Norman Sam Elder (born August 12, 1939) was the son of Robert James Elder, the founder of Elder Carriage Works. Elder Carriage Works was a very successful company
that built delivery vans for furniture movers, bakeries and retailers such as Eaton’s. In 1945 the business made a profit of what would today be $5.5 million by supplying vehicles to the federal government for the war.
Norman was a world traveler who might have been considered eccentric by those who knew him. The main floor of his home located at 140 Bedford Rd. in Toronto served as the Norm Elder Museum. The museum (founded in 1967) showcased the many creatures that he collected during his world travels. The upper floor of the museum provided housing for ten tenants.
Visitors to the museum could meet 'Tony', a Galapagos Islands tortoise who'd walk over to meet people and enjoyed having his neck scratched. Tony eventually became ill and
was transported to Guelph University Hospital where he died. Tony was frozen until he could be taken to a taxidermist and was then returned to the museum stuffed.
Two large pythons lived in the museum along with a boa constrictor that lived in the basement. The boa constrictor was known to escape to different parts of the house. The tenants must have slept well at night knowing this.
The museum also contained a fruit bat, three lemurs, chinchillas and ferrets. Artifacts included a panther skeleton,
malachite eggs, fossilized elephant bird eggs, dried elephant dung balls, a stuffed dingo and human skulls from the Ganges River.
The front garden of the museum was surrounded by an 8 foot high iron fence that had been used to contain polar bears and was purchased from the Riverdale Zoo. The back garden contained an underground granite-walled tunnel which led to a room known as the 'tomb', The way into the tunnel was through a secret doorway under Norm's bed.
Besides operating the museum, Norm was a world traveler who visited remote areas such as Papua New Guinea, Namibia, the Amazon, Congo, the Arctic and Madagascar.
Norm was an accomplished equestrian who competed in the 1960 Rome Olynpics and 1968 Mexico City Olympics.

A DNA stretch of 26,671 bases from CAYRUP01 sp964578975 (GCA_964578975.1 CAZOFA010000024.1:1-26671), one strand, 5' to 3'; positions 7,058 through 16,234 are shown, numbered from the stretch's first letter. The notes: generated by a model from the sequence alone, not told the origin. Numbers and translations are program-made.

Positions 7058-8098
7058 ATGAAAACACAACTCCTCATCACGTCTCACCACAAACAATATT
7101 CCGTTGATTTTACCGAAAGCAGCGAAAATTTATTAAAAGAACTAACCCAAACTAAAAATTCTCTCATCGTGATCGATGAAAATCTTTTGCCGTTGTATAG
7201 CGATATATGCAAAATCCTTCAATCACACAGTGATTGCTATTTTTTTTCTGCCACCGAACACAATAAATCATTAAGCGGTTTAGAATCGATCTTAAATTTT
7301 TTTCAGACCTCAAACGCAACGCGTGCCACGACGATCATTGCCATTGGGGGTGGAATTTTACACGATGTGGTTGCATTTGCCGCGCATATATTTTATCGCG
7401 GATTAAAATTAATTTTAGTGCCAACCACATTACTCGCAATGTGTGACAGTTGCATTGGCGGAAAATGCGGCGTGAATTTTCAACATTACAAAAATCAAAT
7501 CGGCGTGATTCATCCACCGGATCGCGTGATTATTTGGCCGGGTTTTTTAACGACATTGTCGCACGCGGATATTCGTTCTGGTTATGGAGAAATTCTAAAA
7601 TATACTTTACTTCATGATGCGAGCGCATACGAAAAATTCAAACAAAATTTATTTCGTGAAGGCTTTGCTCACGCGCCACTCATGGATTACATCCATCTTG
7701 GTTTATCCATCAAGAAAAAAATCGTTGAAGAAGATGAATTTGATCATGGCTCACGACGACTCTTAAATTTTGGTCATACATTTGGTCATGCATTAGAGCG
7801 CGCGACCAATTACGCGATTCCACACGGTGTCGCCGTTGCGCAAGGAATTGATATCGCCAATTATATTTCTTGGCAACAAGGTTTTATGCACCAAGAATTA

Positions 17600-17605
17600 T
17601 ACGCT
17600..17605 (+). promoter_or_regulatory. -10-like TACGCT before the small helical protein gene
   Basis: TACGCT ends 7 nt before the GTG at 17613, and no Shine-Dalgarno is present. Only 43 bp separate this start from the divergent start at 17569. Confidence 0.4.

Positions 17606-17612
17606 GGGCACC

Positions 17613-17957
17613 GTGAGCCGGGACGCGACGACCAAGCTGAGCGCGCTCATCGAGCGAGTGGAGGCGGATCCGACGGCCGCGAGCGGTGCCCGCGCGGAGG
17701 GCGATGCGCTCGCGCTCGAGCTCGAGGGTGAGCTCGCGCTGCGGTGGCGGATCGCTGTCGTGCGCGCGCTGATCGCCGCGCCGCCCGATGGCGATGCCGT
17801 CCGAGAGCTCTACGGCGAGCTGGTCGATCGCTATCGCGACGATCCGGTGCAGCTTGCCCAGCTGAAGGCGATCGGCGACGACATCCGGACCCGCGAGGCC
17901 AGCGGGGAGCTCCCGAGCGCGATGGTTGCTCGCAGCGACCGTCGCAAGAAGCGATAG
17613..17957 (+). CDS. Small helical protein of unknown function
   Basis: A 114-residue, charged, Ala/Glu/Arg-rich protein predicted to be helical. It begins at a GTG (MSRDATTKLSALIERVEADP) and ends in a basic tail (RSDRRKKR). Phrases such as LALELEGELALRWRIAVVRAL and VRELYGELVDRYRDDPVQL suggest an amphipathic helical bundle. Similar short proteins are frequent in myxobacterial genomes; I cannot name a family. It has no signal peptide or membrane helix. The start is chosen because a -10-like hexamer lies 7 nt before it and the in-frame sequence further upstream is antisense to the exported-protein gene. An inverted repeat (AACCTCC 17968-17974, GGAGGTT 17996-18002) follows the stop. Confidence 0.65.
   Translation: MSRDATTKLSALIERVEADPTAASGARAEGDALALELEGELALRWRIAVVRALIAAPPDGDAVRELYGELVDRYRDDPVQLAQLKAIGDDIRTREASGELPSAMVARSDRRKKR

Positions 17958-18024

Norm had a summer cottage located in Muskoka. The property contained three buildings and what appeared to be a chapel. The first building with the fridge was the living quarters. The second and third connected buildings appeared to be where Norm worked on sketching and painting.
Chapel and two of the outbuildings on the property
The workshop consisted of two buildings connected in an L-shape. The first part of the workshop (third photo above) contained old National Geographic magazines, reel to reel films and many photo albums showing Norm's world travels.
To the left of the entrance were numerous photo albums and reel to reel canisters. Making your way through the hallway you'd pass the wood stove and enter the area where Norm's paintings were displayed. It was particularly dark in this section of the workshop so flash photography had to be used.
Some of the paintings had been left outside where the elements were slowing destroying them. The unwritten rule is not to take items home with you (which would escalate exploring into a criminal act). I reluctantly left the art behind to be consumed by Mother Nature. Just beyond the main area where the
paintings were displayed was a small kitchen (shown above, 4th from left).
Norm's art and sketches
The story of the Norm Elder Cottage could end like this... it was slowly reclaimed by nature and Norm lived out the rest of his days in his Toronto museum. The End.
This wasn't the case. Norm used the cottage for other purposes besides painting and sketching. In 1998 he pleaded guilty to
indecently assaulting ten young men. The incidents occurred between 1972 and 1989. On March 12, 1998 he was sentenced to two years
less a day in jail. The young men were all between the ages of 18 and 20 which at the time of the incident was considered to be younger than the
age of consent. There's no evidence to suggest that any of the incidents took place at the cottage although photos found at the cottage show young men
drinking beer and a laughing young man bound with ropes.
The story of the Norm Elder Cottage ends like this: Norm passed away by suicide on October 15, 2003. His cottage remained unused and forgotten about for several years.
A few explorers heard rumors of the cottage's existence and in the summer of 2015 succeeded in finding it. The cottage had no vandalism, the only damages inflicted were from
exposure to the elements. By the fall of that same year, all of the buildings on the property were bulldozed. The cottage along with all of the paintings, sketches and photos of
Norm's world travels are gone - forever.